MEP claims Brexit talks stalled due to No 10's 'paralysis' over Dominic Cummings' departure
A German MEP has claimed Downing Street is in a state of paralysis caused by Dominic Cummings' announced departure and was now hindering Brexit trade talks.
Manfred Weber, the leader of the largest party in the European parliament, said Downing Street was currently in a"chaotic situation" following the announcement.
The prime minister's adviser acknowledged on Thursday evening after days of speculation that he would leave No 10 by Christmas.
Weber, who leads the German Christian Social Union - a party with close links to Angela Merkel's Christian Democratic Union - told BBC Radio 4's Today programme there was an evident lack of direction emanating from Downing Street.
He said: "I see what is happening now in Downing Street. We can also see this as a quite chaotic situation where we don’t have an idea what is really the line in Great Britain. So don’t tell us we should be ready for compromise.
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"We need a clear idea from Boris Johnson now and I think it’s now time for leadership – having all the developments in America in mind where London understood it will be not so easy with Joe Biden [as US president-elect] to achieve an easy trade deal now.
“It’s time to take over responsibility and come to a common understanding. Britain has red lines, we have red lines, let’s now come to a compromise."
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This comes as the latest round of Brexit talks ended in deadlock this week with both sides still in loggerheads over UK fishing rights and the level playing field provisions.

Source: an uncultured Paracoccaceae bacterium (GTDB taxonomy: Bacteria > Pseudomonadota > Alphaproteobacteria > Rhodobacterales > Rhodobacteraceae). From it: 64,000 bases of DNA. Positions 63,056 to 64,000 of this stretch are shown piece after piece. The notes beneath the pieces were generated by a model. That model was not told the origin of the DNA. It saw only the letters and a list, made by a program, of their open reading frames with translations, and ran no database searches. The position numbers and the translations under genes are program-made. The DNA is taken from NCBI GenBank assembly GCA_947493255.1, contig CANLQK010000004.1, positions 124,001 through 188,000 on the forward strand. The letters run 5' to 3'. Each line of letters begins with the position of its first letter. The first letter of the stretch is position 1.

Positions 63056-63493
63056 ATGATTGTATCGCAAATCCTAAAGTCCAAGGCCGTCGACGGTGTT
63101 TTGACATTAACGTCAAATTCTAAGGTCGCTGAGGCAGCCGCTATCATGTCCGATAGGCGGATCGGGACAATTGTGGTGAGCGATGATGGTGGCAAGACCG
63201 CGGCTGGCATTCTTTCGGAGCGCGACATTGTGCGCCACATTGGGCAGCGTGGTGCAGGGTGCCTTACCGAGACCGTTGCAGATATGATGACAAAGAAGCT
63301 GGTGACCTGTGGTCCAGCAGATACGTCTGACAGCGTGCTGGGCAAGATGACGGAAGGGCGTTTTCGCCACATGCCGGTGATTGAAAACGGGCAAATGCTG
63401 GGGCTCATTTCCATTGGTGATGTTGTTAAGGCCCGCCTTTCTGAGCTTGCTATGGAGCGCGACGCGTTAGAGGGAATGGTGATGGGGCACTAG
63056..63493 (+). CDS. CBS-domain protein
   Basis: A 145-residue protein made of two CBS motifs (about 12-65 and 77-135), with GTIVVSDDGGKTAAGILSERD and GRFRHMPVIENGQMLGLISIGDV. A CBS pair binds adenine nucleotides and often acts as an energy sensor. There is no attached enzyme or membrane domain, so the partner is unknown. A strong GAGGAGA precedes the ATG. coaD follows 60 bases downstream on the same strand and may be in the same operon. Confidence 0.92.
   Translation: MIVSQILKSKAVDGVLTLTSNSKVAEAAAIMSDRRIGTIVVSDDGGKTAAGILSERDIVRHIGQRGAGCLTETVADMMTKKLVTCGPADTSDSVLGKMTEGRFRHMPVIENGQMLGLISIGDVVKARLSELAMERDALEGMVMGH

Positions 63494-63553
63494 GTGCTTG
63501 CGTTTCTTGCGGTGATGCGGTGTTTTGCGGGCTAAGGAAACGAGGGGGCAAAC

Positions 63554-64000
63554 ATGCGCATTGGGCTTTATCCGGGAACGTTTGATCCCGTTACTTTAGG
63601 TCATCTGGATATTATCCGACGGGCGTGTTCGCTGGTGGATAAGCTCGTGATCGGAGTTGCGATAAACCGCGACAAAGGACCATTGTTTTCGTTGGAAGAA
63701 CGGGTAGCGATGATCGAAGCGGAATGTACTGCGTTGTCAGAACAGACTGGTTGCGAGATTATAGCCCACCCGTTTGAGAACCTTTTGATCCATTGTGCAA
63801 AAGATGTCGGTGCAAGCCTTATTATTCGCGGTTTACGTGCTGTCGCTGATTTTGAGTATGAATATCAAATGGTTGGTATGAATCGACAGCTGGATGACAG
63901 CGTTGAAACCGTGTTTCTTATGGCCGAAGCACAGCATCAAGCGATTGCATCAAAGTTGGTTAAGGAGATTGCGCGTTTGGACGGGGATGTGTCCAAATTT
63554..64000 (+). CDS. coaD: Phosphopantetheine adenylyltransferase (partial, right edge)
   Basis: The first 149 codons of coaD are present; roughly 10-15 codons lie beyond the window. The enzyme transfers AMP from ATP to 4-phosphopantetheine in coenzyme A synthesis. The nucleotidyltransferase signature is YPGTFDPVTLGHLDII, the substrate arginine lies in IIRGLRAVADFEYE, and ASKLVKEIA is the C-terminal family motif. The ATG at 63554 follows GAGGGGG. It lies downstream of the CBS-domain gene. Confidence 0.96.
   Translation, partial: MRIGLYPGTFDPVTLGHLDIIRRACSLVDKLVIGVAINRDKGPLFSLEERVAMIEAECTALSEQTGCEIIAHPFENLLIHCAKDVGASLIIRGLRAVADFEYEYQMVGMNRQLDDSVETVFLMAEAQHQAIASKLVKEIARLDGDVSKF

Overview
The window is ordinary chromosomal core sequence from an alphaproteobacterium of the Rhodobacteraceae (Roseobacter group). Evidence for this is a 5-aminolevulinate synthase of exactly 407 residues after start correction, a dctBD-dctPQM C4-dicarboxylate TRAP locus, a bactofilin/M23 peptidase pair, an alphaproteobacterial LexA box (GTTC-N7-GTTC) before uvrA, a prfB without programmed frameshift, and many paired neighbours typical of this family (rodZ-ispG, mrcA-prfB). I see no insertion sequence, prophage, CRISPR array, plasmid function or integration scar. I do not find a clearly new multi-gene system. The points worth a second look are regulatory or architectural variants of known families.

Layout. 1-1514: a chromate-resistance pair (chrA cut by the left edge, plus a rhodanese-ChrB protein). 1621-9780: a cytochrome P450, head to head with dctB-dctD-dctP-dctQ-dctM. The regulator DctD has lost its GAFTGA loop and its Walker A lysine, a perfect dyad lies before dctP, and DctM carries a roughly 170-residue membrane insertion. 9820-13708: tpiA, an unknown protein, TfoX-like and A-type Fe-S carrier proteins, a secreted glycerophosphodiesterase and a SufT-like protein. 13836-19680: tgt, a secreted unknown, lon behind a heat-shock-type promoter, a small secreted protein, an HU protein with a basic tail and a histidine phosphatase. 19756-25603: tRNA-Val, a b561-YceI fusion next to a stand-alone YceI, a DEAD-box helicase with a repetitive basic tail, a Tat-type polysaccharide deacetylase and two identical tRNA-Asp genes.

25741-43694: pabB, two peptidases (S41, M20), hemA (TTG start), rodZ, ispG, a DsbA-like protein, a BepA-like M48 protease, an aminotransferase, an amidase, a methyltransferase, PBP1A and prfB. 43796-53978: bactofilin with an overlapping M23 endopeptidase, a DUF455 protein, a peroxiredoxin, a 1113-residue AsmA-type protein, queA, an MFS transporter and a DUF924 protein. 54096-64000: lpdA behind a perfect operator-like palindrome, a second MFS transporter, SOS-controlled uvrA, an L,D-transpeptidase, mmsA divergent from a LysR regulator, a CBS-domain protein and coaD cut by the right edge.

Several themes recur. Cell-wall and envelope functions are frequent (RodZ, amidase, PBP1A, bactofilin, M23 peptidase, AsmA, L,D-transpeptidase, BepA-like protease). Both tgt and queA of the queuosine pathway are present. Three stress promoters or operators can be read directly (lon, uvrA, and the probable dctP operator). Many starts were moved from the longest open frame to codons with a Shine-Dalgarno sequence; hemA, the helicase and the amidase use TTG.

It also follows concerns raised by EU diplomats that Boris Johnson was being "held captive" by former Vote Leave campaign members.
One senior EU source told the Guardian that Cummings' departure could mean a slackening of resistance towards a future domestic subsidy regime with the EU.
"His flawed concept of state aid has held the negotiation hostage," the diplomat said. Cummings has championed the UK’s future ability to subsidise the tech industry as a major Brexit dividend.
UK government officials have dismissed Weber's assessment and said its chief negotiator, Lord David Frost, remained "focused" on clinching a trade deal with the EU.
One official added: "I guess the reason the EU feel the need to say these sorts of things is that they are starting to realise that we meant it when we said there were fundamental principles from which we couldn’t move. We need to see some realism and creativity from their side if we are to bridge the significant gaps that remain."
EU-UK trade talks will continue in Brussels from this coming Monday where it is hoped significant progress can be made ahead of an EU summit next Thursday.
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